Community and Public Sector Union (CPSU) members who work for the Fair Work Ombudsman have voted in a protected action ballot to implement industrial action.
It follows Australian Public Service CPSU members voting to support industrial action at Services Australia last month.
After conducting one-hour stoppages at Services Australia, union members held a 24-hour stoppage on Monday 9 October.
According to the CPSU, 90.4 per cent of its members participated in the Fair Work Ombudsman vote.
Of these, 84.7 per cent voted to take an unlimited number of stoppages up to one hour, 77.6 per cent voted to take an unlimited number of stoppages for periods between one and 24 hours, and 76.9 per cent voted to take an unlimited number of actions in the form of including an authorised CPSU statement in their email signatures.
CPSU national secretary Melissa Donnelly said pay was the outstanding issue for its members.
“Every day they see the consequence of lagging salaries – in their pay packets, but also in their workplaces,” she said.
“An increased pay offer isn’t just good for APS employees who faced a decade of attacks on their wages, conditions and jobs. It is good for every agency and every department that is struggling to recruit and retain the staff they need to deliver the high-quality public services that Australians deserve.
“There is a clear and simple way forward here for the government and for the APS as a whole.”
Unions and the Australian Public Service Commission (APSC) remain at an impasse following the breakdown of negotiations in late August. The APSC has offered an 11.2 per cent wage rise over three years, as well as a host of improvements to work conditions. This remains far short of the union’s claim of a 20 per cent rise.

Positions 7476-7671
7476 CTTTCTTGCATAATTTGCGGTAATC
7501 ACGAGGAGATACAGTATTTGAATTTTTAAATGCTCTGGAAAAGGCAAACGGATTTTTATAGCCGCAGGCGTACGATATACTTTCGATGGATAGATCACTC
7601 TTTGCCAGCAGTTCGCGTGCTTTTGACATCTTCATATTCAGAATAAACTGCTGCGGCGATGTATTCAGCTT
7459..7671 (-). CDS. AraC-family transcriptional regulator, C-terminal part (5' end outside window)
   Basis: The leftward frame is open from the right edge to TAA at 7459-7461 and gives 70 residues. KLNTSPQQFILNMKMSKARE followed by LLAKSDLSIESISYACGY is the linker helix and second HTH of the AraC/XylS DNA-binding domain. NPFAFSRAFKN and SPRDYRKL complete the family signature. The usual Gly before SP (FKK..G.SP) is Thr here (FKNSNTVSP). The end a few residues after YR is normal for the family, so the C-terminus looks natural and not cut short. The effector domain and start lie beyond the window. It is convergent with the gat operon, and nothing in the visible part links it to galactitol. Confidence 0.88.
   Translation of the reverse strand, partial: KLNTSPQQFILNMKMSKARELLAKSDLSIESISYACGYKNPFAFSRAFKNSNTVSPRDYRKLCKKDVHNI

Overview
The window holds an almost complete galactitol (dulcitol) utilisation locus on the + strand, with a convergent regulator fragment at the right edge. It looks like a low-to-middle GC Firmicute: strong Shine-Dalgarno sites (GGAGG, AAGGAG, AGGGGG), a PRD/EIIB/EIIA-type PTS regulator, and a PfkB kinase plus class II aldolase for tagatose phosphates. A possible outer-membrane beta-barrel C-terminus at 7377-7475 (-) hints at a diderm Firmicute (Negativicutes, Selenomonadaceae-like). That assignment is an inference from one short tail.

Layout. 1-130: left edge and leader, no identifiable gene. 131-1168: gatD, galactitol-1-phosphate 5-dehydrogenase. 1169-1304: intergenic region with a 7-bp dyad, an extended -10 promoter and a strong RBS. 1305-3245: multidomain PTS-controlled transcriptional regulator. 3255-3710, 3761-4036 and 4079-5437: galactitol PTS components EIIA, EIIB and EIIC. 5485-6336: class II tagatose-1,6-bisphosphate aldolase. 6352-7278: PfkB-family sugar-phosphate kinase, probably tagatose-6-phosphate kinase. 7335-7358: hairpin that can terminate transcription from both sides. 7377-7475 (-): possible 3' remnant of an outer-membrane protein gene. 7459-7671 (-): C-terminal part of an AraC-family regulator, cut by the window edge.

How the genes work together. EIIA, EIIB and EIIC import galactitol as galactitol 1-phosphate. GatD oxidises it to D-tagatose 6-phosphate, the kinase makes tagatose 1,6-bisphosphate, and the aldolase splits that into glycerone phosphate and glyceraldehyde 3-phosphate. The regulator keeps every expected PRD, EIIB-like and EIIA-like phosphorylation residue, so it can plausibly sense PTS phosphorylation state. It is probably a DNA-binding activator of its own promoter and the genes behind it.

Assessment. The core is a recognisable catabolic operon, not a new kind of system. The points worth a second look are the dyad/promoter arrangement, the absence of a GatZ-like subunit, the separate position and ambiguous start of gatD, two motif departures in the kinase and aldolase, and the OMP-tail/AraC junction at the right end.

The CPSU put the 11.2 per cent offer to its members in an informal vote and, despite 51.9 per cent of members voting to accept it, the union maintained its position on the grounds the majority wasn’t clear enough.
With Services Australia and Fair Work Commission union members voting to take action, ballots are also underway for members who are meat inspectors and on plant vets with the Department of Agriculture and the Department of Employment and Workplace Relations. A ballot for member employees of the Australian Competition & Consumer Commission (ACCC) is planned.
“This round of bargaining is a unique opportunity for the government to bring employees from right across the APS together after a decade of attacks on public sector wages and conditions,” Ms Donnelly said.
“We have already made significant progress on a range of conditions that will improve the working lives of APS employees and open the doors of APS employment up to more and more people.”
APSC negotiator Peter Riordan has signalled his willingness to keep talking.
“While the Commonwealth remains disappointed with employee representatives’ decision to reject the Commonwealth’s current offer, the chief negotiator remains available for negotiations with unions and employee bargaining representatives if they wish to reconsider the offer,” he said in mid-October.
“In good faith, the Commonwealth will currently keep all aspects of the APS bargaining package on offer to APS employees.”